Figure 2. Activity of ETC Complex I, II, IV on unfixed longitudinal retinal sections. A. Violet signal represents ETC I activity. B. Brown signal represents ETC II activity in the presence of succinate. Images were acquired with 200x magnification in A and 400X in B. Figures are representative of 8 different experiments.

 

 

Calzia et al_Figure 3. copia

Figure 3 Graphical representation of functional ectopic ETC complexes and F1Fo-ATP synthase in the rod OS. Under stressor stimuli like continuous light exposure a hyperfunctioning of the ETC causes increased reactive oxygen species production as well as lipid peroxidation and membrane damage. Proton gradient dissipation eventually leads to ATP synthase inhibition and energy depletion in OS.

 

References:

[1]      I. Panfoli, D. Calzia, P. Bianchini, S. Ravera, A. Diaspro, G. Candiano, et al., Evidence for aerobic metabolism in retinal rod outer segment disks, International Journal of Biochemistry and Cell Biology. 41 (2009) 2555–2565.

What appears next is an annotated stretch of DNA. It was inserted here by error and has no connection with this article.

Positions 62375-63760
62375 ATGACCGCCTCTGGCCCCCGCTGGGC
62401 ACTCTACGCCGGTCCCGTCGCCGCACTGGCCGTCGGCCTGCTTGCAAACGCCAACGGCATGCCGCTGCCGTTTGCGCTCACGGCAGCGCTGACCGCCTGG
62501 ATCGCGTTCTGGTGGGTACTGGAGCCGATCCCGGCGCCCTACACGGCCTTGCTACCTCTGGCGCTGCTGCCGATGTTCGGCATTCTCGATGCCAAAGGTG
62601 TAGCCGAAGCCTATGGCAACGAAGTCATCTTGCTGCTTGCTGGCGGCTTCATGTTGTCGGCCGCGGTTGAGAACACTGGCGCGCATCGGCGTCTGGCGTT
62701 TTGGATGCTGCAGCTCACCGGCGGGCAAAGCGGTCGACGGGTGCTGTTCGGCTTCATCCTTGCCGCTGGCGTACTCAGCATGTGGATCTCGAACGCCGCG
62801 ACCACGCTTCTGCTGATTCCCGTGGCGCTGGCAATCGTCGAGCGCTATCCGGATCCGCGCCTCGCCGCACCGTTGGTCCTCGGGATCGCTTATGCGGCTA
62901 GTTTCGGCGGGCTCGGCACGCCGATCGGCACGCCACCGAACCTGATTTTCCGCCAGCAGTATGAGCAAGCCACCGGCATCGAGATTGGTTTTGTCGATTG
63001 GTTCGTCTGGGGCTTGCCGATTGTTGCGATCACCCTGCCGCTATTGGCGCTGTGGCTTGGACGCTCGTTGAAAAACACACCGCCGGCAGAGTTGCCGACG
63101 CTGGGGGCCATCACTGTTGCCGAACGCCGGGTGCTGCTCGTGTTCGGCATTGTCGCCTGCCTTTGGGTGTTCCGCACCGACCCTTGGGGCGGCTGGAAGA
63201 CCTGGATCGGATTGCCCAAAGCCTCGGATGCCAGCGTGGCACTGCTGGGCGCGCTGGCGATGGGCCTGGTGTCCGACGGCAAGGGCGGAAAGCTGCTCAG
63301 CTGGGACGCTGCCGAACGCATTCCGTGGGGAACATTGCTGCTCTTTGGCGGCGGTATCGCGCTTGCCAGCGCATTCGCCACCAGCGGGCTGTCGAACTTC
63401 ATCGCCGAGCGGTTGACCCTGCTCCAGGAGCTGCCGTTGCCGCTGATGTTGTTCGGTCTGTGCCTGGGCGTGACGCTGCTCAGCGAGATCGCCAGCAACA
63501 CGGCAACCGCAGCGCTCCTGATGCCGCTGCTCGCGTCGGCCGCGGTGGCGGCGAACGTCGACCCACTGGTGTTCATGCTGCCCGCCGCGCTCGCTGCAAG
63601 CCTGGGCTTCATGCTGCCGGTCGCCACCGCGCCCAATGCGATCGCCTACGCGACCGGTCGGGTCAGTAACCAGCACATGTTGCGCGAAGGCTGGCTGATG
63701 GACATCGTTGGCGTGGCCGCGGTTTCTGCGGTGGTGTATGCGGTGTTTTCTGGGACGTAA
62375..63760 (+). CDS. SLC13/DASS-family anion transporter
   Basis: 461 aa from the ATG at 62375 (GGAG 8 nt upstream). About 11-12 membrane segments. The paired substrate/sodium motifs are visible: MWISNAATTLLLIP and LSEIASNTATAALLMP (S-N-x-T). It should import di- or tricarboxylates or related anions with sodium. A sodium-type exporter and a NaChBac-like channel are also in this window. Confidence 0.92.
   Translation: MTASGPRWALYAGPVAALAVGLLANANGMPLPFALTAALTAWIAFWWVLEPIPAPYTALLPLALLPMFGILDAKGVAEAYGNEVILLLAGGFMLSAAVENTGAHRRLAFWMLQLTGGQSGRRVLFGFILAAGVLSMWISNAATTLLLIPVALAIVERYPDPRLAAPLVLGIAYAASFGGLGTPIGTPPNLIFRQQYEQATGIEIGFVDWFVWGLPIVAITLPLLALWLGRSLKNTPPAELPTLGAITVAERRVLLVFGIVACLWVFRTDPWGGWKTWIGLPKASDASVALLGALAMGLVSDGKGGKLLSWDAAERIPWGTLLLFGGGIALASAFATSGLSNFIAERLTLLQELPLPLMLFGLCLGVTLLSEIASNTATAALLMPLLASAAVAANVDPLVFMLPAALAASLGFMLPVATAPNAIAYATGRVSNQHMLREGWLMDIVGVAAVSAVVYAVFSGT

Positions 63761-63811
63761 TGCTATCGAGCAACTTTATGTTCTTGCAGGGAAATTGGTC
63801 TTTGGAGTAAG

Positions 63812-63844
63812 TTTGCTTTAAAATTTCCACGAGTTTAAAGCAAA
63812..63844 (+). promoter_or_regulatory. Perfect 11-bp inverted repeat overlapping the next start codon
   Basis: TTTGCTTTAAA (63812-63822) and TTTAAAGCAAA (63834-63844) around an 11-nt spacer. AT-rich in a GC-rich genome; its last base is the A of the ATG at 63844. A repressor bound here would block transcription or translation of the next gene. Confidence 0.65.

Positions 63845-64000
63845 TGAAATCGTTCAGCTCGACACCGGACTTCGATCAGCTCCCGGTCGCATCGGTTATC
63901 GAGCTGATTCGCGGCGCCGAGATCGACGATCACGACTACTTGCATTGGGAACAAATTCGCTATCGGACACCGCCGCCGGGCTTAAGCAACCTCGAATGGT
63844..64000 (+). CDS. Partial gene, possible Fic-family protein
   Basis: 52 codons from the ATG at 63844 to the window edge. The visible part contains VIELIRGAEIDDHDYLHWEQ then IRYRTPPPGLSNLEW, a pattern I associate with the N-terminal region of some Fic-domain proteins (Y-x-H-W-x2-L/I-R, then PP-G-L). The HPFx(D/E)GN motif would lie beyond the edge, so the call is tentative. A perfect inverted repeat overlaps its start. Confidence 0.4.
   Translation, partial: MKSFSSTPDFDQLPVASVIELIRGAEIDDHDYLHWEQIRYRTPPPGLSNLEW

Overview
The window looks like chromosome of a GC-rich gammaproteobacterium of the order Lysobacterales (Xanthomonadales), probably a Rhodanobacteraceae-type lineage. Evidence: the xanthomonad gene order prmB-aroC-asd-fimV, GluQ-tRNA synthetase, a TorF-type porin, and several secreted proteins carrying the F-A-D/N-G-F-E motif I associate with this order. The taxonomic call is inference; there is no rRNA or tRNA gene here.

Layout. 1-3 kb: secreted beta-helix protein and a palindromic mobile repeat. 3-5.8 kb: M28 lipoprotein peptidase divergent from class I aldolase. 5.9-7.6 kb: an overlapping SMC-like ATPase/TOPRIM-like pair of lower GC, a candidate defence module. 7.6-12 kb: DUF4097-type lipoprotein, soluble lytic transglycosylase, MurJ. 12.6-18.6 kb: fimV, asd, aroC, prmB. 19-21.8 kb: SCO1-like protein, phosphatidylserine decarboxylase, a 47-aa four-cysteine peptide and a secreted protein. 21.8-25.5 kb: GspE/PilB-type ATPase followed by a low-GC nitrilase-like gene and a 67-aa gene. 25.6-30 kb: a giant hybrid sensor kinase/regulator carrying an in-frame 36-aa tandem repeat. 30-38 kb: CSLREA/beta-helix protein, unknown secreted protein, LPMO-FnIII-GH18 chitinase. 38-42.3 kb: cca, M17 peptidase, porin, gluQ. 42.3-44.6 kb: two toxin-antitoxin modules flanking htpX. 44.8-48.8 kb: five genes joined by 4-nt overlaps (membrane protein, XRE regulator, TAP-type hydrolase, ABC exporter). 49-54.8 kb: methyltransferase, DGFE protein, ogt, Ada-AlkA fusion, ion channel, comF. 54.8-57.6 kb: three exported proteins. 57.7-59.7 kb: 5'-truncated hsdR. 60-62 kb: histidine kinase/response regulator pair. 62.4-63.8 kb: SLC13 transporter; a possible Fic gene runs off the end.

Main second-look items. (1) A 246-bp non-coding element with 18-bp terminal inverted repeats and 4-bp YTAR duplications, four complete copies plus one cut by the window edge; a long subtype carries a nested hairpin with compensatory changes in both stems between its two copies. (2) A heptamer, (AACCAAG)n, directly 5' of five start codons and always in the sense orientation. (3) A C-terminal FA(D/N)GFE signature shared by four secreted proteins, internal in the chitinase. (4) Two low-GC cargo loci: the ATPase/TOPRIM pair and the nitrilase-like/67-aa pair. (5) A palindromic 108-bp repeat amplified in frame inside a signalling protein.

[2]      I. Panfoli, D. Calzia, S. Ravera, M. Bruschi, C. Tacchetti, S. Candiani, et al., Extramitochondrial tricarboxylic acid cycle in retinal rod outer segments, Biochimie. 93 (2011) 1565–1575.

[3]      M.L. Genova, A. Baracca, A. Biondi, G. Casalena, M. Faccioli, A.I. Falasca, et al., Is supercomplex organization of the respiratory chain required for optimal electron transfer activity?, Biochim Biophys Acta. 1777 (2008) 740–746.

[4]      C. Roehlecke, U. Schumann, M. Ader, C. Brunssen, S. Bramke, H. Morawietz, et al., Stress reaction in outer segments of photoreceptors after blue light irradiation, PLoS One. 8 (2013) e71570.

[5]      D. Calzia, S. Barabino, P. Bianchini, G. Garbarino, M. Oneto, F. Caicci, et al., New findings in ATP supply in rod outer segments: insights for retinopathies., Biology of the Cell / under the Auspices of the European Cell Biology Organization. 105 (2013) 345–58.